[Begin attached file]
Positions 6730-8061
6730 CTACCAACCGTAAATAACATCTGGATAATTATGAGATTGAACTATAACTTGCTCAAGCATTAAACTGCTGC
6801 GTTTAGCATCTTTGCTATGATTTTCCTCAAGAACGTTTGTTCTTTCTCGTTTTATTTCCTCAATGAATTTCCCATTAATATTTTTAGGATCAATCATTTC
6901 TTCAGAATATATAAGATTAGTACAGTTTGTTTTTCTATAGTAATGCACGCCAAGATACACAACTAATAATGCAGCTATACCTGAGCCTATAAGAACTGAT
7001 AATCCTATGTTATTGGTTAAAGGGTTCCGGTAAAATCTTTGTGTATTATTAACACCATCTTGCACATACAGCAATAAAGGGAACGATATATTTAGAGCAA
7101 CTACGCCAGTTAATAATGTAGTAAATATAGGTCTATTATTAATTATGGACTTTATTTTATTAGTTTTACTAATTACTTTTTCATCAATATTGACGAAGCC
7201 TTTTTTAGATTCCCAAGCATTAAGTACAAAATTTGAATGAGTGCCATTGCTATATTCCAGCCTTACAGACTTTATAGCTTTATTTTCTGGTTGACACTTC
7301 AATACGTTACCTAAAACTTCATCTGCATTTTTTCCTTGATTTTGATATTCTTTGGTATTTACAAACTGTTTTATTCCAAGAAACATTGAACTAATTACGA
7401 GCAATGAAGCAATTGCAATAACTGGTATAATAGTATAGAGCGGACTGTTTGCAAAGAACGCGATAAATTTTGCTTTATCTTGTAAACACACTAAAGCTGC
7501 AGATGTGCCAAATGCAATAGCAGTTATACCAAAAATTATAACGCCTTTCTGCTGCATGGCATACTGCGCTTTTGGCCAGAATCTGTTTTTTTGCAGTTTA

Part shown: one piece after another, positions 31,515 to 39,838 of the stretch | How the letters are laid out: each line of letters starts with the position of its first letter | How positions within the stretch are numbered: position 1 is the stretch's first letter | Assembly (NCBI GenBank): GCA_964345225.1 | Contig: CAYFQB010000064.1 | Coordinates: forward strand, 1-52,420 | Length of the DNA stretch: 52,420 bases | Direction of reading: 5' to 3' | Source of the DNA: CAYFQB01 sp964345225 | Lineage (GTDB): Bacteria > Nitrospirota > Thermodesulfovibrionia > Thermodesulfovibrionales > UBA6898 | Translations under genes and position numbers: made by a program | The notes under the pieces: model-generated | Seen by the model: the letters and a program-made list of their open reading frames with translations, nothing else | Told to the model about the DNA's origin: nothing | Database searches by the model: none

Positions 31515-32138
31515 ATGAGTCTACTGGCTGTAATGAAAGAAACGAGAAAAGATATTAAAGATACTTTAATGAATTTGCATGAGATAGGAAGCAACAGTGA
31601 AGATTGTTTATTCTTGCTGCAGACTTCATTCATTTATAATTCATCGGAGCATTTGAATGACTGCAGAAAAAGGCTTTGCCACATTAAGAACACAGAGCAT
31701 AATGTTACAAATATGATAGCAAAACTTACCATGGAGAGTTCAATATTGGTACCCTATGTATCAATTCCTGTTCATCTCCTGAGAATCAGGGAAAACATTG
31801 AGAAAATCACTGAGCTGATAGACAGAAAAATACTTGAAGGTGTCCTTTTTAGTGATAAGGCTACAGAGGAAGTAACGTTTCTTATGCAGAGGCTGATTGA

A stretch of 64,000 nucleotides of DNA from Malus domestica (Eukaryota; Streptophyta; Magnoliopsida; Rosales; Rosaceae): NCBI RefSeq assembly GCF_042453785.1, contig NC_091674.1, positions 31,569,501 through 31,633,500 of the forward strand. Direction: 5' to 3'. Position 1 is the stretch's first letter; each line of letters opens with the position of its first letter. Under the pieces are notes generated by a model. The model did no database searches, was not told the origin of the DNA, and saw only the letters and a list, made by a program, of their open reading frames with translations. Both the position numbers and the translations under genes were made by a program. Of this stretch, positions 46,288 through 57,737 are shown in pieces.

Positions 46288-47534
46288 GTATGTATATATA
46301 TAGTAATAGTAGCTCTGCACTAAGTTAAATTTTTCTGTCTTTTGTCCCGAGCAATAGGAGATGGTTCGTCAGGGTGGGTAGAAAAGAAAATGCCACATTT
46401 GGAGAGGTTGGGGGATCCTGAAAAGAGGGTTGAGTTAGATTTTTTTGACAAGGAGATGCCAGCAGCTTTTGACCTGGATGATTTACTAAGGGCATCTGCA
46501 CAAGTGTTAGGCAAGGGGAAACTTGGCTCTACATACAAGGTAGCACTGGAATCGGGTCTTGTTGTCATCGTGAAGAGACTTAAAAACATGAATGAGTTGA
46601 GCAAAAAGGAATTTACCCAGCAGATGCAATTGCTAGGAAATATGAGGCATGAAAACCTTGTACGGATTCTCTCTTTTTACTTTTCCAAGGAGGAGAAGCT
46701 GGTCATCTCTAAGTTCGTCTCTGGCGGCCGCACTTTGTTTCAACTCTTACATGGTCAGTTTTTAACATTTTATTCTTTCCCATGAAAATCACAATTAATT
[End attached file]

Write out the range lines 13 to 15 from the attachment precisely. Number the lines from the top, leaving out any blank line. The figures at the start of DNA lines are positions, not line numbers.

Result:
31515 ATGAGTCTACTGGCTGTAATGAAAGAAACGAGAAAAGATATTAAAGATACTTTAATGAATTTGCATGAGATAGGAAGCAACAGTGA
31601 AGATTGTTTATTCTTGCTGCAGACTTCATTCATTTATAATTCATCGGAGCATTTGAATGACTGCAGAAAAAGGCTTTGCCACATTAAGAACACAGAGCAT
31701 AATGTTACAAATATGATAGCAAAACTTACCATGGAGAGTTCAATATTGGTACCCTATGTATCAATTCCTGTTCATCTCCTGAGAATCAGGGAAAACATTG